Have you ever written about a place you’ve traveled to? Where do you find your inspiration?

Chapter 2

Sugar here, calling myself out for not posting this morning like I was supposed to. But I had 2 good reasons. I thought next Monday was my day.  AND today was my last day at work. I have worked in the same place for seven years. My very first job out of college. I love my coworkers and my building, but I don’t love the job anymore.  I was finding myself so exhausted, so stressed out that I couldn’t write.  My brain just couldn’t handle another thing and there were times when I was so overwhelmed by it all that I just didn’t want to get out of bed.  I know they call it work for a reason, but I knew I couldn’t go on like that. So I made the decision to leave.  I’m not going to be able to survive on writing alone. I’m going to work but at job that won’t suck the life out of me.

I need to write. Some people do it as a hobby. They can pick  it up and put it down when they want. But I need to write and when I can’t do it I feel bad, like I’m depriving myself of some sort of essential nutrient. And that job was making it hard for me to do what I love. So today was my last day and while I have very good memories of that place I don’t for one moment regret  saying goodbye.  I have two books coming out this fall. I’m under contract for three more. I am lucky. I know it’s a blessing to have these things when so many writers are dying to get where I am. So I am going to take this opportunity now, because I don’t I’ll always wish I had.

I feel like I started chapter one of my adult life there. Now it’s time for me to start working on chapter 2.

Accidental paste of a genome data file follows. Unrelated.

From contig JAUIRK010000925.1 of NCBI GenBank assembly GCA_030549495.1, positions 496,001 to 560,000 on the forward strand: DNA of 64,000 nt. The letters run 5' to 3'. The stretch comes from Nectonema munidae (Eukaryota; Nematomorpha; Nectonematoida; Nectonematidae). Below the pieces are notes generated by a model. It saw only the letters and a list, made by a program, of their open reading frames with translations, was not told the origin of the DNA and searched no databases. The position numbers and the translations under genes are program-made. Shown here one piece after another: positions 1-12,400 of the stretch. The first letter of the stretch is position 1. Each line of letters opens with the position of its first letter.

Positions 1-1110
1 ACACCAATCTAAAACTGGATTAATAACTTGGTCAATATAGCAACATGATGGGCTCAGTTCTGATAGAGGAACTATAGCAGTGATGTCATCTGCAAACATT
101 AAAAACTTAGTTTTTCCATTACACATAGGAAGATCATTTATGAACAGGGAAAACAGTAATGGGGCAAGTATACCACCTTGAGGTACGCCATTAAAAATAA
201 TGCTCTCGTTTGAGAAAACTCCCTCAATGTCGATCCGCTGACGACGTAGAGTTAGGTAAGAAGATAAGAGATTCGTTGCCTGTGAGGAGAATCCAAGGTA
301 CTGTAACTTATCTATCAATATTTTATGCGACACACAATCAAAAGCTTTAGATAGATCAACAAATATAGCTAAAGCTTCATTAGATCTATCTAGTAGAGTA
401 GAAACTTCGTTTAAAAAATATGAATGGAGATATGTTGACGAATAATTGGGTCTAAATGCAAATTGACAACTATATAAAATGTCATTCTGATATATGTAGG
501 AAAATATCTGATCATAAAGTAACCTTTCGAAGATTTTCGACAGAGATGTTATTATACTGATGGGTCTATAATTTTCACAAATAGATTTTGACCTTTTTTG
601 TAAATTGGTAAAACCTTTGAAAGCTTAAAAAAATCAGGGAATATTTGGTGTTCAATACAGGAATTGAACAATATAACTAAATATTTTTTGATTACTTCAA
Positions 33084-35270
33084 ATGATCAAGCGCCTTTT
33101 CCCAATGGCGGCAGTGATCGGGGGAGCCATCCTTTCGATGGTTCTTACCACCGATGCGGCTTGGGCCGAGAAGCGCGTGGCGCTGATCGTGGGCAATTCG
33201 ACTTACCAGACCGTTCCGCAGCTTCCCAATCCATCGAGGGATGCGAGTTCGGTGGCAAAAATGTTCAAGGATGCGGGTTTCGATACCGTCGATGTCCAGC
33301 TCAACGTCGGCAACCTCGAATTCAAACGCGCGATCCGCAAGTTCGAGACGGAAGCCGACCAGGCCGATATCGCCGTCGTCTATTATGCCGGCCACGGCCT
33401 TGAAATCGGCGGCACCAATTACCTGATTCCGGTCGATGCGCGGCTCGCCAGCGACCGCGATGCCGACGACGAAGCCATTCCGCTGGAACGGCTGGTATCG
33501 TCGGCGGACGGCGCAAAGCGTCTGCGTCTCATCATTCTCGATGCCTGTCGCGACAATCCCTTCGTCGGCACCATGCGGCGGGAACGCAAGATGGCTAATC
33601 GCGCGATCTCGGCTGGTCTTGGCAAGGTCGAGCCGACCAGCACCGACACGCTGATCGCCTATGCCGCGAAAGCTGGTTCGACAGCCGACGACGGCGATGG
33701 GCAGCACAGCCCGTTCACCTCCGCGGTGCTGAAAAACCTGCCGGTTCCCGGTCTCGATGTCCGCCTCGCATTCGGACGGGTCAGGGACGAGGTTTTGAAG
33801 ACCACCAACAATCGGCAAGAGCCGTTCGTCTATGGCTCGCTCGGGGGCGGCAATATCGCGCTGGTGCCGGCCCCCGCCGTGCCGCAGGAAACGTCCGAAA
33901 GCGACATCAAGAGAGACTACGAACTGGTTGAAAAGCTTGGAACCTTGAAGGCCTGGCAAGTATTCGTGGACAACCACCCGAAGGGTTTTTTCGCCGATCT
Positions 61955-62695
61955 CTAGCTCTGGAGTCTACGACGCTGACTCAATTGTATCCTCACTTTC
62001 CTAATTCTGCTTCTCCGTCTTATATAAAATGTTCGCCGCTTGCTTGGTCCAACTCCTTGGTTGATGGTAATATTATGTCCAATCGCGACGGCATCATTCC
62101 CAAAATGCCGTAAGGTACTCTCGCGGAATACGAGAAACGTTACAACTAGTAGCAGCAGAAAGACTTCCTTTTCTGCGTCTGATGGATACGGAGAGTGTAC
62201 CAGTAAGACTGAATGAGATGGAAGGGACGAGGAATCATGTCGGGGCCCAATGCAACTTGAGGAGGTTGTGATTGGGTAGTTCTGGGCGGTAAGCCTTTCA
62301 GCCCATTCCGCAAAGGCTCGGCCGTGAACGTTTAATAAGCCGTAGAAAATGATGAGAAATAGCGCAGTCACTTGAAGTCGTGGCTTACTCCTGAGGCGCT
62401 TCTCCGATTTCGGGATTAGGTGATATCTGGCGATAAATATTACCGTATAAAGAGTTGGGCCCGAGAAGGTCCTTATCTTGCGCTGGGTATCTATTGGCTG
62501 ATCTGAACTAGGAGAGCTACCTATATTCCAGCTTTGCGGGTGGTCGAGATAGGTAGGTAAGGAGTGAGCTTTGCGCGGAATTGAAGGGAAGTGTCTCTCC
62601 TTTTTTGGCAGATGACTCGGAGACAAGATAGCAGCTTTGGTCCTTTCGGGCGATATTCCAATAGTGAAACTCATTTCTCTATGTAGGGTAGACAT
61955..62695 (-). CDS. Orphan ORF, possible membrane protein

Sandra Orchard’s Latest Mystery in the Port Aster Series is Out

Hello Readers, Katy Lee here with a heads-up on Sandra Orchard’s Blind_Trustlatest mystery, Blind Trust.  And let me tell you she really stepped up the suspense with this second book in the series.  Back in November I brought you my thoughts on the first book Deadly Devotion. Click here to read A Great Whodunit, Sandra Orchard Style.  A great, well-developed beginning to the series that laid the foundation for the three books so well that I cracked open Blind Trust and jumped right into the excitement without a moment of delay.

Kate Adams, amateur sleuth is  caught in the middle of a case again that has nothing to do with her…or does it?   She’s about to find out.  Blind Trust ends with a great cliffhanger leading into the third and final book.  The back of the book gives the reader a taste of what’s to come, but it’s not enough, I say.  Looking forward to it, Sandra!

And here’s a bit about Blind Trust:

Kate Adams had no idea she was carrying counterfeit money, and she can’t believe that it came from her sweet neighbor. Or that it lands her in the middle of another one of Detective Tom Parker’s investigations. Determined to prove her neighbor’s innocence, Kate stumbles into a pit of intrigue that is far deeper than a two-bit counterfeit operation–and strikes too close to home for comfort. As family secrets come to light, her world–and her budding romance with Tom–begin to crumble. To Kate, it’s clear that she won’t be safe until she uncovers all of Port Aster’s secrets. But is it too late for her and Tom?